The mid-Atlantic coast mackerel watch has started. When the first Boston "mack" arrives is anyone's guess, but with an upswing in temperatures it may be this weekend. Freshwater-bass hounds can score big at Virginia's Lake Anna. The nuclear power station west of Fredericksburg has seen monstrous stringers of largemouths -- all hooked on black jigs with pork-rind trailers.
MARYLAND RIVERS AND LAKES WSSC RESERVOIRS: Slow going thus far, but try a lazily fished jig or spinnerbait around sharply declining landpoints for occasional big bass.
POTOMAC RIVER: It's just about time for white perch around Fletcher's Boat House, off Canal Road; call 244-0461 for the latest details. Rains have raised havoc with the flow and clarity. Be careful. Washington Channel around the Hogate and Flagship restaurants is ripe for crappie. Largemouths are there also, but only the hardest- working will find them now. Relax, there's always the Tidal Basin: It holds crappie, catfish and bass.
EASTERN SHORE PONDS: The spillways of the various ponds are great spots for lazy weekends. Ultra-light spinning gear, small snelled hooks, a few grass shrimp, garden worms, minnows or plain "O" size spinners will draw crappies, bluegills, a few perch, even sizable pickerel now at Tuckahoe and Williston lakes spillway in Caroline County and Wye Mills and Unicorn in Queen Anne's County.
CHOPTANK RIVER: Bass, crappies and a few perch are available during moving tides at Martinak, Greensboro and Denton. A boat is a must. NANTICOKE RIVER: Boaters launching at Sharptown (Rte. 313) head upstream toward Delaware for occasional lunker bass and the almost-always- present crappies in dense underwater obstacles.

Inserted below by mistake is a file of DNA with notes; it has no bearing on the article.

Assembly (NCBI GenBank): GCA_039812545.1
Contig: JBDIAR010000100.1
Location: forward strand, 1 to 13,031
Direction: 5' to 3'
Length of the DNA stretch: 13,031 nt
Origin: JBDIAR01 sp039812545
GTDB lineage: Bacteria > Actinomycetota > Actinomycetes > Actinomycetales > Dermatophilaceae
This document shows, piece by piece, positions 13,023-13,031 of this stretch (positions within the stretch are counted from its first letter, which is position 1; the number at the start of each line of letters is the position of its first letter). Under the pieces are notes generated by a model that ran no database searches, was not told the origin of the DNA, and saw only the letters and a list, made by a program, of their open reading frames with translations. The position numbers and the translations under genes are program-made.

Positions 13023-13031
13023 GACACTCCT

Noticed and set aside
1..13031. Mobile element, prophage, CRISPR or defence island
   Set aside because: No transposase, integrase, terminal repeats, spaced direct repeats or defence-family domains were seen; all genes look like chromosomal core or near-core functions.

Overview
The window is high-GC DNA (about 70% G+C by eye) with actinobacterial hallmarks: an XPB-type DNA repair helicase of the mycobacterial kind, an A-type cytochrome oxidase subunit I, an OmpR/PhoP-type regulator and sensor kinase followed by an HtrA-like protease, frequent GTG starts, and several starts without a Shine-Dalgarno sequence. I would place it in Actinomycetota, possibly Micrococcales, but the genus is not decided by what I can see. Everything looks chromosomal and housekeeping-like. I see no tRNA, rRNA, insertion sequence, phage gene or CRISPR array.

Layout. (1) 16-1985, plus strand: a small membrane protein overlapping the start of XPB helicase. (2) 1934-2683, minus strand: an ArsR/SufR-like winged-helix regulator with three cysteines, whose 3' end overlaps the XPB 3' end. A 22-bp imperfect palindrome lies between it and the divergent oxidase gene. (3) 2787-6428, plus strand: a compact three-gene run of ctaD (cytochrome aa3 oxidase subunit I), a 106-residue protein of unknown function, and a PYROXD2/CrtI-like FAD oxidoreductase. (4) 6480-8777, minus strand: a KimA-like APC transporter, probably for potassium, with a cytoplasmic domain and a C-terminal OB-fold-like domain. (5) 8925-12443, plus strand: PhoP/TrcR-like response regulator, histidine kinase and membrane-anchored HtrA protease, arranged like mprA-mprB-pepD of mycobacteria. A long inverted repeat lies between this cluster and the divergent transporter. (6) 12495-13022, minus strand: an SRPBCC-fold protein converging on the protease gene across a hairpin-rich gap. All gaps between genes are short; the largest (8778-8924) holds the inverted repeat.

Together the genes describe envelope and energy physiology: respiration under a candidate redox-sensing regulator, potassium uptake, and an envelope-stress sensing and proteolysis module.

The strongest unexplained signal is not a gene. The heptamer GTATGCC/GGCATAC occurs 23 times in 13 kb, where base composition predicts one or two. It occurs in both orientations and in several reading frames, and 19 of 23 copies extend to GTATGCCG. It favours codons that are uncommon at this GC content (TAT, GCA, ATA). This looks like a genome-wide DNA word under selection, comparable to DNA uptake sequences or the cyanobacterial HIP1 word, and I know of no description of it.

CHESAPEAKE BAY: Nothing doing yet.
VIRGINIA RIVERS AND LAKES SHENANDOAH RIVER: High water, little action.
RAPPAHANNOCK RIVER: Still waiting for the white perch. Hickory shad will bloom with the dogwoods.
LAKE BRITTLE: This little beauty near Gainesville will give up some early crappies and sunfish as long as small hooks and worm or minnow baits are used.
BURKE LAKE: A great place for early-season crappie and bass hunters who know the various underwater brush piles in this Fairfax County impoundment. Small Dollfly jigs under a bobber will work as long as the rod tip is gently moved every few seconds. Deep-running crankbaits, bucktail jigs, or spinnerbaits can draw a largemouth.
OCCOQUAN RESERVOIR: It's still early, but a few crappies, sunfish and keeper bass are taking live minnows along brushpiles near deep water.
LAKE GASTON: Deep-running crankbaits can draw landlocked stripers around landpoints in Peahill Creek, Songbird Creek and other lake tributaries. Largemouths have been hard to locate, although this is the state-record lake. Remember it.
LAKE ANNA: Everybody who doesn't mind an early- morning cold nose and stiff fingers has been making the scene at this 9,000-acre nuclear-power supply lake west of Fredericksburg. The reason is simple: trophy largemouth bass, some four-fish stringers totaling over 30 pounds; 8- to 10-pounders -- even one reported 12-pound, 3-ounce bass -- have set the bass-boat crowd out of Sturgeon Creek, Lake Anna and Duke's Creek marinas afire. The lures: all-black rubber-tailed or bucktailed jigs trimmed with black pork chunks or pork lizards. Fish 'em easy and slow over 8- to 10-foot ledges that show deeply dropping water nearby.
KERR RESERVOIR: Downstaters at Clarksville find huge crappies on live minnows or grubs in 10 to 15 feet of water at sunken brushpiles or trees.
ATLANTIC OCEAN OCEAN CITY AND CHINCOTEAGUE: Charter and headboat captains are hop Docks, 301/289-7424. On Chincoteague Island, Don Stiles, 804/336-5433, or in Wachapreague, Ray Parker, 804/787-3341 and Jimmy Wallace, 804/787-3272.